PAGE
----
"Mental health leaders for the next generation": AMARI 2019 ASM
The African Mental Health Research Initiative (AMARI) Consortium held its 3rd Annual Scientific Meeting (ASM) in Addis Ababa, Ethiopia from the 20th – 21st March 2019. The conference was held under the theme ‘Mental health leaders for the next generation’ and was officially opened by Ethiopia State Minister of Health, Dr Liya Tadesse.
At least 120 global health and mental health researchers, policy makers and representatives from mental health service user groups attended the two day conference. The delegates included researchers from countries that include; Ethiopia, Jamaica, Kenya, Malawi, South Africa, United Kingdom, United States of America, Uganda and Zimbabwe. The diverseness of the audience supported part of AMARI’s key objectives, vis-à-vis to promote Scientific Citizenship and Scientific Quality.
In her official remarks, Dr Tadesse urged AMARI fellows to work closely with policy makers, “Increase awareness of evidence, buy-in from policy makers and embed research into policy making,” she said.
The conference put major focus on the fellows hence all the AMARI doctoral and post-doctoral fellows presented their research protocols and results and received high level feedback. Several plenary sessions, keynote speeches by distinguished global mental health researchers and the voice of service users added to the richness of the two day conference programme.
DELTAS Africa Programme Manager, Dr Alphonse Neba commended the quality of mental health research being done by AMARI. He said, “Rewarding and fulfilling to note the quality of mental and neurological health research and presentations by AMARI fellows. A new generation of globally-competitive African mental health research leaders is unloading.”
AMARI Cohort 2 doctoral fellow from Zimbabwe, Jermaine Dambi noted that the ASM provided the fellows an invaluable platform for networking with experts in global mental health. “The annual scientific meeting offered us early-career researchers priceless networking opportunities with seasoned leaders in global mental health”, said Dambi.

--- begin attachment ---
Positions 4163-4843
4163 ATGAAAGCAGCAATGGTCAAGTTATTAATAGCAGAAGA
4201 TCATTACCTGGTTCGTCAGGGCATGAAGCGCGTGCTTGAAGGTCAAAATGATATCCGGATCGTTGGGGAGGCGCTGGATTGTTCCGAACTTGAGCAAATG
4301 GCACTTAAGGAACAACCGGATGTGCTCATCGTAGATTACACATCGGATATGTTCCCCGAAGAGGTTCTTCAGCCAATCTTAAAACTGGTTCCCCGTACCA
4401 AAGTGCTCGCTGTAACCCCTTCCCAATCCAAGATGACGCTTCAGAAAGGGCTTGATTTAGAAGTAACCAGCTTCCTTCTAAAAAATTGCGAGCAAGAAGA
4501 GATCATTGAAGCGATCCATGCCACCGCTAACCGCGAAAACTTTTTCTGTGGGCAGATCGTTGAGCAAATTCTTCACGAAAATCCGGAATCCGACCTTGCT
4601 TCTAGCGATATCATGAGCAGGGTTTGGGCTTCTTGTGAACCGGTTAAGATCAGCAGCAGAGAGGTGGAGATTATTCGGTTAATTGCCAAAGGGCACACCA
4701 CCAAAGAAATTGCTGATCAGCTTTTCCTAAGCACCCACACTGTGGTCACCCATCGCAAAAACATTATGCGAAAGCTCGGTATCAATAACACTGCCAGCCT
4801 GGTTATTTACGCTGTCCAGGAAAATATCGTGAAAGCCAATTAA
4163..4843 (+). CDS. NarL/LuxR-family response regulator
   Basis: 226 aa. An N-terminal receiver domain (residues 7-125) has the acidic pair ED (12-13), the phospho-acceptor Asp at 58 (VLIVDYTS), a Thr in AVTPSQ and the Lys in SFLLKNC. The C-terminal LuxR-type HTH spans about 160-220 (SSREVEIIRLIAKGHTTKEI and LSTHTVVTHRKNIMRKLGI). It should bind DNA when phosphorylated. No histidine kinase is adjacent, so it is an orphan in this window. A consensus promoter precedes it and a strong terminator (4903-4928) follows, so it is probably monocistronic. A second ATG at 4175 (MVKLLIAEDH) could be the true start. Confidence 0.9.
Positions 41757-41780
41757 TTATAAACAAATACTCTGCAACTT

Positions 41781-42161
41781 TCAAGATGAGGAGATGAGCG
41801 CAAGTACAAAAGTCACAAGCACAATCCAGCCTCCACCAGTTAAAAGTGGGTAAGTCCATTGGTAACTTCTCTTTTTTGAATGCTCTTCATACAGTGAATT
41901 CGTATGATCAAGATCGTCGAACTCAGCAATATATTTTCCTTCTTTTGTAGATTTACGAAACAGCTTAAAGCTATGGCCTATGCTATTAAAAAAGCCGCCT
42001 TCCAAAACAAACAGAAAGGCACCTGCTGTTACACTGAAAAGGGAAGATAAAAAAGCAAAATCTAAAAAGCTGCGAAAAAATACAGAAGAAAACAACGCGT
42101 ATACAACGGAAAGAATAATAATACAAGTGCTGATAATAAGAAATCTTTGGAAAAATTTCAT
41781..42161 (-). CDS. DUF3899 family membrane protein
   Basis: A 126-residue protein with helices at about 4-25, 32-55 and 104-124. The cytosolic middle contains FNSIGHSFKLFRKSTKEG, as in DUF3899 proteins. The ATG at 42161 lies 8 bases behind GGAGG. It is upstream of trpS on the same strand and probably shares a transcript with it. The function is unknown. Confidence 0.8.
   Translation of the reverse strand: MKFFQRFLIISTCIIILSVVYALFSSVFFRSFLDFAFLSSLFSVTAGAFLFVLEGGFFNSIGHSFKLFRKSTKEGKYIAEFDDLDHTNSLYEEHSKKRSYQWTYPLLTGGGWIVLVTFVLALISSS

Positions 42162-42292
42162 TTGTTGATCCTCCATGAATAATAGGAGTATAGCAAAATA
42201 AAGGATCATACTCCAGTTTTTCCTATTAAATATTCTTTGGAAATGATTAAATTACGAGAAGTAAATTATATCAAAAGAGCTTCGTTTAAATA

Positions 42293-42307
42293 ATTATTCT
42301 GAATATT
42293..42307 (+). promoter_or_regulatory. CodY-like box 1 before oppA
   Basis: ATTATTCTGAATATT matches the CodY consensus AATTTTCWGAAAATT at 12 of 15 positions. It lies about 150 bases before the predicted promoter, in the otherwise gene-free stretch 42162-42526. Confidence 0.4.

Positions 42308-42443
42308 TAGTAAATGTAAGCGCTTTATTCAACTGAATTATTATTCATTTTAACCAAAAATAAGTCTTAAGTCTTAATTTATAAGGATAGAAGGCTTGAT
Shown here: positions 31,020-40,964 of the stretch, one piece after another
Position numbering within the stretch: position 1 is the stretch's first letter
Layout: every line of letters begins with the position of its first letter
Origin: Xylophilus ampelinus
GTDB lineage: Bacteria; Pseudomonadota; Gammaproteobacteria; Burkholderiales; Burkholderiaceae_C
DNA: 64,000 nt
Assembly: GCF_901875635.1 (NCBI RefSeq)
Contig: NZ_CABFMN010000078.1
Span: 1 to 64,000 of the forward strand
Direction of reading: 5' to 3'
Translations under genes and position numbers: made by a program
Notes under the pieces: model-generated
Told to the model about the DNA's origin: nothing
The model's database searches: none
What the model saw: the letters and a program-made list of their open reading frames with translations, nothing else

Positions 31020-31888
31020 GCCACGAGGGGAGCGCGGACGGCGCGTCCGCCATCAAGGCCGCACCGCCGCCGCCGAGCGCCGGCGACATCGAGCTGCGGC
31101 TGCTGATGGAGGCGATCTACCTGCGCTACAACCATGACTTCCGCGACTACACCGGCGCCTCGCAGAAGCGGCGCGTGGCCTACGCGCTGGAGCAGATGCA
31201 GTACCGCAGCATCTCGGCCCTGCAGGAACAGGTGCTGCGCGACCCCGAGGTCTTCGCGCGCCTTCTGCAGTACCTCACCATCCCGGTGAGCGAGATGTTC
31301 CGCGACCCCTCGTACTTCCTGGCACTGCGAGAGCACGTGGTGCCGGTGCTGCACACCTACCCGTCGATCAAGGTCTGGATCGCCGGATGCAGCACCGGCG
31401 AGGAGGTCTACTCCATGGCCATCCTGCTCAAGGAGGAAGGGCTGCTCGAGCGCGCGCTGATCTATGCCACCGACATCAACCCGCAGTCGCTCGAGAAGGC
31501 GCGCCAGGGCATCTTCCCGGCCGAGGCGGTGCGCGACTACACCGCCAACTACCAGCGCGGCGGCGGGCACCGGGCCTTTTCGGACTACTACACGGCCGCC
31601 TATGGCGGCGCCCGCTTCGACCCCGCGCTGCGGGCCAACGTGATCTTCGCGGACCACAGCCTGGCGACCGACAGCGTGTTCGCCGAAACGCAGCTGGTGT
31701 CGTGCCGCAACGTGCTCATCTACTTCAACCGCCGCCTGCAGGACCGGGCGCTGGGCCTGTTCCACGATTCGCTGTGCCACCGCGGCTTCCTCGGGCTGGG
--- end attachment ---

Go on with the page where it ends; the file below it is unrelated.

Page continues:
Natasha Chilambo an MSc in Leadership and Development scholar affiliated with the African Leadership Centre, School of Global Affairs at King’s College London found the ASM valuable and inspiring. She said; “As a medical student interested in a career in psychiatry, and currently undertaking an MSc in Leadership & Development, it seemed that ASM 3 was tailor-made to suit my interests. The conference had an urgency to it: a collective question seeking to uncover the ways in which the research being undertaken by the fellows can be translated back into communities. Professor ‘Funmi Olonisakin aptly captured this sentiment in saying that ‘research for the sake of research is interesting, but in Africa research must be connected to solving a problem.’
I am pleased and left inspired that various presentations, and the conversations I had with the fellows, delegates and the DELTAS Program Manager contained this thirst to discover and master how the research being carried out can be married to policy across the continent in order that mental health is prioritized.”
One of the major highlights of the conference was the first screening of AMARI’s ARTICULATE documentary, a mental health film that captured various works of selected AMARI fellows in their engagements with communities as part of their research in efforts to tell the African mental health story as part of efforts to have mental health prioritized by African Governments.